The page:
With just a few days left for CAT, the questions that most students have on their minds are “Can I still crack CAT?” and “What should be my preparation strategy henceforth?”
Honestly, it does require some amount of effort and focus from your end. But trust me, cracking CAT is easier than you think it is. With the right kind of preparation and test-taking strategy, writing the CAT can become an extremely enjoyable experience for you.
The good thing is that CAT is not a knowledge-based exam. It is an aptitude exam. In an aptitude exam, the amount of time you have spent mugging up formulae doesn’t matter. In fact, it is not even required. All that is required is your presence of mind and conceptual clarity.
Let me share a plausible plan that might help you in cracking CAT in the limited amount of time at your disposal. This plan would ensure that you are ready for D-day and can perform at your optimum levels.
First start by dispelling a few myths about the exam.
Myth 1: CAT requires advanced conceptual knowledge:
As already mentioned above, CAT is an aptitude exam and not a knowledge-based exam. Which means you don’t have to memorize a ton of things. In fact, I would say that more knowledge doesn’t mean that you’ll get a higher score in CAT. What one needs to be good at is solving the questions purely on the basis of the most rudimentary concepts. These are usually whatever you have learned in English and Maths till class 10th.
Myth 2: With just 15 days to go, it’s impossible to scale higher percentiles now:
How one goes about in the final few days to CAT 2021 depends a lot on where one is currently in terms of one’s mock scores. For the sake of conveying the strategy in a better way, I will look at four different kinds of aspirants –
- the ones who are currently scoring below 70%ile in their mocks,
- the ones who are scoring anywhere between 70-85%ile in their mocks
- the ones who are scoring anywhere between 85-95%ile in their mocks, and finally
- the ones who are scoring upwards of 95%ile
Scoring below 70%ile in CAT Mocks
If you are scoring just about 60-65%ile or lesser than that, you have a realistic chance of scoring an 80%ile in CAT.
Let me share some data at the very outset so that you don’t feel that what I’m saying is codswallop. In CAT 2020, 60%ile was around 30 marks and 80%ile was at around 48 marks.
Therefore, to make that 20%ile jump, all you need is about 18 more marks. Now had you correctly answered a question that you got incorrect you would have added 4 marks to your score.
Thus, 18 marks boils down to about 4-5 questions. Which is basically 1 question/section and then 1 more from your section of strength. Do you think you can get 1-2 additional questions correct in the next 6-7 days? If the answer is yes, then the journey from 60 to 80 percentile isn’t too tumultuous.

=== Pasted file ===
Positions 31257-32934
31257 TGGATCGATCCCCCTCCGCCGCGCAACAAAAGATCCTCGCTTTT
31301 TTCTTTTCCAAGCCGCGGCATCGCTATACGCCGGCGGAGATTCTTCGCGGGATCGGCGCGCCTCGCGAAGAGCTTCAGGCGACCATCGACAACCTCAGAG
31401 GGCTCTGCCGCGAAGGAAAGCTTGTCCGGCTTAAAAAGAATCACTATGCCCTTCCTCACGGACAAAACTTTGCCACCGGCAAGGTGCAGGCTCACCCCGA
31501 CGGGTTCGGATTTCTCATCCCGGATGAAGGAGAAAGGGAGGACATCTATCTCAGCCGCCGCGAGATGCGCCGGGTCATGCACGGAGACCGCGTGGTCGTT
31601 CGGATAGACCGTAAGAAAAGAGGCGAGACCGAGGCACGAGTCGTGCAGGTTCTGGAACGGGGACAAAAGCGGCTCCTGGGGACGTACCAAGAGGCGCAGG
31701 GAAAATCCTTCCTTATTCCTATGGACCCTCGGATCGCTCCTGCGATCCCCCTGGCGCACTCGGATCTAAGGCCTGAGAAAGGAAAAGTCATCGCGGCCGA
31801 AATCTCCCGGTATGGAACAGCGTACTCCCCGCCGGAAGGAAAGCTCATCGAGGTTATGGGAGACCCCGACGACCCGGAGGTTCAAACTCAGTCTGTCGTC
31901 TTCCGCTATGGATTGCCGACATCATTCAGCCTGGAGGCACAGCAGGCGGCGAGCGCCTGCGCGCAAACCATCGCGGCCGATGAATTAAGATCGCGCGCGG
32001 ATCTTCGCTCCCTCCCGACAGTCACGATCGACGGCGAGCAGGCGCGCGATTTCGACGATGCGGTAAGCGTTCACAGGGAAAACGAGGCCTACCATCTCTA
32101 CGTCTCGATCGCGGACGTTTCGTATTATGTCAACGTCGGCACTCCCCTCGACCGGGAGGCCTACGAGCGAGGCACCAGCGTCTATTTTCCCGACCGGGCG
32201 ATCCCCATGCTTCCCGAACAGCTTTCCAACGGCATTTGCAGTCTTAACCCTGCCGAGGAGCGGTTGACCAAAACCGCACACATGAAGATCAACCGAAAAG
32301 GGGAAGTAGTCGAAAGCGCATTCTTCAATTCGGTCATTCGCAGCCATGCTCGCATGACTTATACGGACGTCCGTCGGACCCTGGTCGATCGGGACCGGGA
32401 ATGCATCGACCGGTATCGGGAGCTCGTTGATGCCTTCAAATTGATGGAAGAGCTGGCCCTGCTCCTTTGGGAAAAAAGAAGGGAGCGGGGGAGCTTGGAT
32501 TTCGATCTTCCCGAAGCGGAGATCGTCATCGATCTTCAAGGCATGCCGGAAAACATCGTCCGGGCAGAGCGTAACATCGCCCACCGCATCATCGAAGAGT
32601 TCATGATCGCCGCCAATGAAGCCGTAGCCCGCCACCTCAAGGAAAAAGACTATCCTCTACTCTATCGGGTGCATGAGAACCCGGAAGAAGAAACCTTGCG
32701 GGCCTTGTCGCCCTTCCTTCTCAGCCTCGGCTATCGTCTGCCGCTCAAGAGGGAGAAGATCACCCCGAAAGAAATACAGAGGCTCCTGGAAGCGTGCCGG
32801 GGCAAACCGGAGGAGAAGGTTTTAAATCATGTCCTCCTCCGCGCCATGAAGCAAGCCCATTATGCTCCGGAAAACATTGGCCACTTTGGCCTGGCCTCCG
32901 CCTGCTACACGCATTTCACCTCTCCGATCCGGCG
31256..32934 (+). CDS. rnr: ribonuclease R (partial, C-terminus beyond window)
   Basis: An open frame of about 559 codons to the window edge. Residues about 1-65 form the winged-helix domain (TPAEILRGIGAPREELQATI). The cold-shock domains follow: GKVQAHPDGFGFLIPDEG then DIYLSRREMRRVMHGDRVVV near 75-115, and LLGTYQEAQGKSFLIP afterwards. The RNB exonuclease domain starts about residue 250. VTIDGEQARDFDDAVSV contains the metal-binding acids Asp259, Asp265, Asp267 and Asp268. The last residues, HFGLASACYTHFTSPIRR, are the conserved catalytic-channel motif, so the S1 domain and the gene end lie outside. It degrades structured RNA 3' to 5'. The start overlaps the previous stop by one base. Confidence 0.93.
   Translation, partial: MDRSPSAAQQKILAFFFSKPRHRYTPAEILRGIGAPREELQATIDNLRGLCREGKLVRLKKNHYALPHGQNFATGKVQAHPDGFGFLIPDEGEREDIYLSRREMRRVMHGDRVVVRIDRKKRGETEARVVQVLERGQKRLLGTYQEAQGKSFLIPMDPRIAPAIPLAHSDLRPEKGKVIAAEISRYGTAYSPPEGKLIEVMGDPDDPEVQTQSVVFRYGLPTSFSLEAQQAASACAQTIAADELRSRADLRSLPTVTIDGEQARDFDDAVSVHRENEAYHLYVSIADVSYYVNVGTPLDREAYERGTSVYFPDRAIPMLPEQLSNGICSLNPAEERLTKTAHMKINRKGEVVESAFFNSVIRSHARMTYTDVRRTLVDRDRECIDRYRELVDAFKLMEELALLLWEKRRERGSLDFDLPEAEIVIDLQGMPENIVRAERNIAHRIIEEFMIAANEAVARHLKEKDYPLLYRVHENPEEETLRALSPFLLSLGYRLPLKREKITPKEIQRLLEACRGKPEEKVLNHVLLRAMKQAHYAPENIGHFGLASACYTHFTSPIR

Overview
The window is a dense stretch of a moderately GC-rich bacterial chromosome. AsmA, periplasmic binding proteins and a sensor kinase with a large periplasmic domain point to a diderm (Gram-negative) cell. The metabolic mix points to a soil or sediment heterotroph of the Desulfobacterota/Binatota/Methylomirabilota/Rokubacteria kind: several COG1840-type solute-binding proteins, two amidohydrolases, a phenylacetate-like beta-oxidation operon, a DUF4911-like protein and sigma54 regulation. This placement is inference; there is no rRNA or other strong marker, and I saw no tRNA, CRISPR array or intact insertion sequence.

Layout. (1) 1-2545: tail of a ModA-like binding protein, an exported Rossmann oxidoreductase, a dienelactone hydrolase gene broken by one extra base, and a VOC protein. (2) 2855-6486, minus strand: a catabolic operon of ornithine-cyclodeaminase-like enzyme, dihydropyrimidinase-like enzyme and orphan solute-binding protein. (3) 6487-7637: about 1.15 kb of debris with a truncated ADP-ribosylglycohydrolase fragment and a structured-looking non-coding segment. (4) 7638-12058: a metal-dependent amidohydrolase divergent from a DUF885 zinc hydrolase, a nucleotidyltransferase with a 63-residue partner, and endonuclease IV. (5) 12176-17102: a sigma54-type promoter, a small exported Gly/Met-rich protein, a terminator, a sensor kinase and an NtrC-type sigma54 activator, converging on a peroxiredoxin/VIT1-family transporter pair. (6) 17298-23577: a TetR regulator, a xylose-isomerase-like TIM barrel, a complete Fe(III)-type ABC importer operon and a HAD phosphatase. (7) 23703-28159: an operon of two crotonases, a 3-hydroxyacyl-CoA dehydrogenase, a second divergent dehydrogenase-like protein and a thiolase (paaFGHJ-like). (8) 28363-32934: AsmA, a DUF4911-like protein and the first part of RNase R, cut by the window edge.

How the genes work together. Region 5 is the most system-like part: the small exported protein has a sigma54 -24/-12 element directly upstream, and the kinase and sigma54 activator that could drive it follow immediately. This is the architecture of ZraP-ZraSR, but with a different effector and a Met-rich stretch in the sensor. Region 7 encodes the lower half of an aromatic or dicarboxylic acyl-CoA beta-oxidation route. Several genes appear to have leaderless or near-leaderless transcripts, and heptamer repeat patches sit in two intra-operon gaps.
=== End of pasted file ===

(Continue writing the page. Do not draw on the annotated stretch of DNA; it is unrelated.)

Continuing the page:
Focus on the basics and tell yourself that the game in LRDI and Quant is about accuracy and that in VARC is about attempts.
Scoring between 70%ile and 85%ile in CAT Mocks
Over the years, I have seen numerous students scaling a 90%ile, in CAT, even when their percentiles were as low as 70-75%ile just 1-2 weeks before CAT.
Data suggests that the difference between a 75%ile and 90%ile is about 20-22 marks. Similarly, between 85%ile and 95%ile is also about 20-22 marks. Thus, crossing this hurdle just requires you to have clarity about what should be prepped and what shouldn’t.
For example, in Quant about 15-16 questions out of 26 (roughly 65%) are from Arithmetic and Algebra. Similarly, in VARC, out of the 18 RC questions roughly 9-10 are factual questions i.e. the answers are directly from the passage. Realizing this would help you identify the perfect 7-day strategy to ace the exam. Spend the next 2-3 days taking a couple of mocks and back to back topic tests from these specific areas. That should help you brush up on these topics. Do so in the same time slot as your CAT exam.
Scoring between 85%ile and 95%ile in CAT Mocks
Students who are in this category have a realistic chance of making it to 97%ile+. Please keep in mind that all Mock tests are written by anywhere between 5k to 20k aspirants, whereas the CAT percentile is based on 2 lakh test takers. Many of the students writing CAT aren’t serious test takers, thus your scores will scale.
Look at the intangibles. Are you simulating CAT each time you practice? For example, in CAT, the Quant section comes after your brain is drained by a challenging DILR and thought-inducing VARC section. Is it the same when you practice at home? If not, then scoring in topic/section tests at home won’t represent your performance in a mock or the actual exam. Simulate to ace!